I spent most of a recent Saturday hauling wheelbarrows full of mulch all over my yard, and one thing that soothed the increasing aches and pains was the fact that the mulch itself had come free, courtesy of my city’s chipper program.
This isn’t just thrift speaking, although the savings made it easier to overlook the large sticks and Christmas tree branches that poked out of the second-hand offerings. (For rich, crumbly mulch, you have to pay.) Though they helped the family budget, the freebies also helped ease the occasionally guilty conscience I have about the act of gardening.
Since trading in a second-floor Chicago condo for an expansive suburban yard a handful of years ago, my wife and I have embraced gardening in a way I never would have guessed (at least on my part). Few Saturdays are more enjoyable than those unscheduled rarities which allow us to do little more than putter around the yard, planting new perennials, moving a bush from here to there. On those unhurried days, I don’t even mind mowing the lawn.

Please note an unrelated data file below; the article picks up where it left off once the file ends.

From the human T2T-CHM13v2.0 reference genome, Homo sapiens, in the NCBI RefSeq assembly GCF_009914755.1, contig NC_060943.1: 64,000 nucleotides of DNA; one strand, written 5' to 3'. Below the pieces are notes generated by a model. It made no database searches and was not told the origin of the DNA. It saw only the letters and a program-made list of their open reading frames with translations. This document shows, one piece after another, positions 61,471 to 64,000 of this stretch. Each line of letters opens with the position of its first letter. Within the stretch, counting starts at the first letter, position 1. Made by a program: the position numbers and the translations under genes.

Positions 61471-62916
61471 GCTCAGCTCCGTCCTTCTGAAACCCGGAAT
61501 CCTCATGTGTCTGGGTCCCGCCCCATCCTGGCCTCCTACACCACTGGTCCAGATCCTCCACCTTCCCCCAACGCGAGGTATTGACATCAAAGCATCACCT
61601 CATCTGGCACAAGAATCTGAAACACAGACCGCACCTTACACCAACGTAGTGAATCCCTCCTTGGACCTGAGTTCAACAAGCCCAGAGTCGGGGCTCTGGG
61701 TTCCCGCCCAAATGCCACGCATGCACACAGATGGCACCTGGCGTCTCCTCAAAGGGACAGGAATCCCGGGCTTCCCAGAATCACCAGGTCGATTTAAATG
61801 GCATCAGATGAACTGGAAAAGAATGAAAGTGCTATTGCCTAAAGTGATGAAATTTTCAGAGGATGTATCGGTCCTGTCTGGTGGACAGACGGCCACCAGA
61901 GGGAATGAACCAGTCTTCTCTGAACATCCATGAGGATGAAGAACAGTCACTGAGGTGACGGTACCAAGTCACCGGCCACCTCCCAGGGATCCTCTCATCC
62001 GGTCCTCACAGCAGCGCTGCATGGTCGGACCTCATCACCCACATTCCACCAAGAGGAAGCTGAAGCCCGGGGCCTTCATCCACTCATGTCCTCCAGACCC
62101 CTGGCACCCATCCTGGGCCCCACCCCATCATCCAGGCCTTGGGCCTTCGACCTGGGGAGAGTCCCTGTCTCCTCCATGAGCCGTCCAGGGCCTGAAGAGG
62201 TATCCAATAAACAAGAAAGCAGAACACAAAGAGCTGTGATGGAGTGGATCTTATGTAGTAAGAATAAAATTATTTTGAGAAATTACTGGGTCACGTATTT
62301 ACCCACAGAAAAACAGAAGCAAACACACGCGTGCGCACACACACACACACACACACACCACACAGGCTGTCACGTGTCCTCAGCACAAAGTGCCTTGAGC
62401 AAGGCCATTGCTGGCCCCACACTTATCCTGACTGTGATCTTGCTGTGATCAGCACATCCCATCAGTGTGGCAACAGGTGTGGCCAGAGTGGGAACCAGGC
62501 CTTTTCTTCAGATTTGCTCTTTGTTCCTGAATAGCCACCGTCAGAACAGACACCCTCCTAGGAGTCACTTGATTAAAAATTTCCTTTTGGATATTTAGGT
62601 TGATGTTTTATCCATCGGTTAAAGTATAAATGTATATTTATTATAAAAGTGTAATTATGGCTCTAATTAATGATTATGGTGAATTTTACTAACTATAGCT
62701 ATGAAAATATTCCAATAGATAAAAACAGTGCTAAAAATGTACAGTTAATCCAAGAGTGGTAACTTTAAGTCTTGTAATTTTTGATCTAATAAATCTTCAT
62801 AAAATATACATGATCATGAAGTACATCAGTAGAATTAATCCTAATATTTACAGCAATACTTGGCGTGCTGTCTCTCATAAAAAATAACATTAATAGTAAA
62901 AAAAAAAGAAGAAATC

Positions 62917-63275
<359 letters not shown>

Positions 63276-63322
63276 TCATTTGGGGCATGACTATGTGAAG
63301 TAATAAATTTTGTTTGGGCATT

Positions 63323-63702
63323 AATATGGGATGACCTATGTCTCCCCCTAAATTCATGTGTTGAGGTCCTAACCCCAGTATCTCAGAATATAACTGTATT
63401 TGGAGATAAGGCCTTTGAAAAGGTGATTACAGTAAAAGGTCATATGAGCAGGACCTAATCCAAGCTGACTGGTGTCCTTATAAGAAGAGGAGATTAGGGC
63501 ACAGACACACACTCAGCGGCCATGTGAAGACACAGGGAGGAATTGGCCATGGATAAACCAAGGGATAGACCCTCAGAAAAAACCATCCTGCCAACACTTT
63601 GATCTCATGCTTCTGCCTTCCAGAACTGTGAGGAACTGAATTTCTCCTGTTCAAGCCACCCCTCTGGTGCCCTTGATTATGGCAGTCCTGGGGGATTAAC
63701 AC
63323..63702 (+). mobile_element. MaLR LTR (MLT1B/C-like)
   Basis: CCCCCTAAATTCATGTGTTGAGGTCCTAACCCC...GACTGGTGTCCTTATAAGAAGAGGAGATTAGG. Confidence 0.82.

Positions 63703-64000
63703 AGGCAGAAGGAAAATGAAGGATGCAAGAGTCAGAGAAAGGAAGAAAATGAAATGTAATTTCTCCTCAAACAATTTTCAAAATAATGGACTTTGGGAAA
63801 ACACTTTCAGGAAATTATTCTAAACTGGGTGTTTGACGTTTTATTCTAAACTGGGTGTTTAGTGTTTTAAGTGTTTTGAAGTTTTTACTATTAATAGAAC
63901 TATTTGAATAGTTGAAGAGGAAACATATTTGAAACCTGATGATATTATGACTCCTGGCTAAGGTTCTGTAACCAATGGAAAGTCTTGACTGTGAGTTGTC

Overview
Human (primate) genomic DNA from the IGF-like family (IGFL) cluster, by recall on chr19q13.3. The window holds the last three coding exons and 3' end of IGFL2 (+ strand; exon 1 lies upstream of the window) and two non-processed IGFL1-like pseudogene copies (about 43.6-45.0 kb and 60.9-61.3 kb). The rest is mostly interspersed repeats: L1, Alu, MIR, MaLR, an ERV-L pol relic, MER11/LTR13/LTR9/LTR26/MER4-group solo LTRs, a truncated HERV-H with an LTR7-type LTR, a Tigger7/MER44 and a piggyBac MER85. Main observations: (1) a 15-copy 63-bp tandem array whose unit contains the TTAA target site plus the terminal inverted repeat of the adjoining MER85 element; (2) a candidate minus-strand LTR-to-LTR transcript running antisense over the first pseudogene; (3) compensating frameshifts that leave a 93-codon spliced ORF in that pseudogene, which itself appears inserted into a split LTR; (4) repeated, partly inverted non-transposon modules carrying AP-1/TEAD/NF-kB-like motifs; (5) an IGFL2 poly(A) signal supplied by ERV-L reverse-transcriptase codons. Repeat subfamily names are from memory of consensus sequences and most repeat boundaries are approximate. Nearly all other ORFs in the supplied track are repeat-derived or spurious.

One could argue – and I often do to myself – that this is, in its own way, an act of worship. I rarely appreciate the breadth and beauty of God’s natural world more than while planting, tending or simply walking among the trees, shrubs, flowers and herbs He has given us.
And yet, this comes at a cost. Financially – I cringe when I think about past mulch bills – and in terms of time. Could our money and our talents be better spent? Should that significant gardening budget be donated instead and our open Saturdays spent serving meals at a local shelter?
Furthermore, is there something broken about gardening itself? It is, after all, mankind’s insistence on controlling, altering and “ordering” God’s natural world. Would a truer act of worship be to appreciate the wildness of an untouched forest rather than a carefully cultivated and enormously expensive botanical garden or arboretum?
I realize Christians have larger, more pressing concerns. But these are the sort of questions that can pop into your head when you’re lugging mulch all day and the mind is free to wander. Do any other gardeners have similar thoughts, or was the heat simply getting to me?